New York compares Rupert Murdoch to 007 villains

New York magazine’s editor, Adam Moss, and its star essayist, Frank Rich, engaged in a dialogue on the publication’s Web site about the unfolding phone hacking scandal involving News Corp. and its chief executive, 80-year-old Rupert Murdoch. Inevitably, there were comparisons between the media mogul and the adversaries of a certain gentleman agent.

Here’s the key excerpt:

Adam: There really is no one like Murdoch in the world — and no company like his, which manages to be both a rogue operation and a hugely successful corporate behemoth at the same time. That’s a neat trick to pull off. (snip) And News Corp. — what a name! Could have been coined by Ian Fleming (or a whole host of more conspiratorial fantasists). In fact, Murdoch has always seemed to me more like a James Bond villain** — with their placid exteriors and raging interiors — than any other corporate executive I know. He revels in it. Most corporate cultures are bland as a matter of strategy. But not his.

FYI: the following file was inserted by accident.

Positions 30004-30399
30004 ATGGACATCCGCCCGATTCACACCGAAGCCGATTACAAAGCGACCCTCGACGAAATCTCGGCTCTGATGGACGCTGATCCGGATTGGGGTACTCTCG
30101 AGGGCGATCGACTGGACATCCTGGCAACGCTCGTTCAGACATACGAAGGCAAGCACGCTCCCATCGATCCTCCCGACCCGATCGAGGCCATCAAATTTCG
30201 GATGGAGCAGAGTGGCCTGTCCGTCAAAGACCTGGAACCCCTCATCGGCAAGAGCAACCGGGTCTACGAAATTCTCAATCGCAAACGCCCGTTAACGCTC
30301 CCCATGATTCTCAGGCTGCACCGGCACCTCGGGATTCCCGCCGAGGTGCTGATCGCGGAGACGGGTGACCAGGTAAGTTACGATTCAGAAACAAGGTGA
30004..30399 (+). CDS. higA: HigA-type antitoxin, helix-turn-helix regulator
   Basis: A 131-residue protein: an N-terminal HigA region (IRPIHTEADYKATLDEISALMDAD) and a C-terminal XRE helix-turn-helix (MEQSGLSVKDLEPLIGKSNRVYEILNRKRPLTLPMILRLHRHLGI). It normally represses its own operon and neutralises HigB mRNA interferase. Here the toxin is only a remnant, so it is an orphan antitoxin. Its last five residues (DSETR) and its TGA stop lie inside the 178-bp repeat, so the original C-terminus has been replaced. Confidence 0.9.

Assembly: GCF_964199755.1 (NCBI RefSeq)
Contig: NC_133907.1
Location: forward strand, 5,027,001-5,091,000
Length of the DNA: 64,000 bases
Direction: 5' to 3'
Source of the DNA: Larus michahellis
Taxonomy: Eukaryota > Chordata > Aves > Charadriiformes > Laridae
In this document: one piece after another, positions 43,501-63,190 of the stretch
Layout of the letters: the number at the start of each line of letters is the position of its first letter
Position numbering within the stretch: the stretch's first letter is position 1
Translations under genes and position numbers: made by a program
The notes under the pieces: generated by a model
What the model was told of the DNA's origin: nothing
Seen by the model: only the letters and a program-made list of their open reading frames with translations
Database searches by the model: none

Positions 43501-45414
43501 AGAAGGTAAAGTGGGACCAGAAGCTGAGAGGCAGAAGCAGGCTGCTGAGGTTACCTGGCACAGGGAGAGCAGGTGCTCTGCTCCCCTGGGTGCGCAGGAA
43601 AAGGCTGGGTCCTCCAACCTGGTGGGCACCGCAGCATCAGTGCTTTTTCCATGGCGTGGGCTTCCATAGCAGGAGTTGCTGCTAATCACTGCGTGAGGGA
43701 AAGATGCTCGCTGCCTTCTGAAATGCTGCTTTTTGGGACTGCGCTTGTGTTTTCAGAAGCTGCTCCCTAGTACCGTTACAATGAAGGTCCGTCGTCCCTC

Frank: To me, the Rosebud** that animates Murdoch is the “me-against-the-world” chip on his shoulder — he is indeed a Bond villain to the core.

To further make the point, the Web site includes a still of Gert Frobe playing the title character of Goldfinger, the third James Bond film. New York, though, passed up the chance to include an image of Elliott Carver (Jonathan Pryce) from 1997’s Tomorrow Never Dies, a character who was a media baron. This clip begins with a scene of Carver addressing his underlings, one of whom was played by Eon Productions co-boss Michael G. Wilson.

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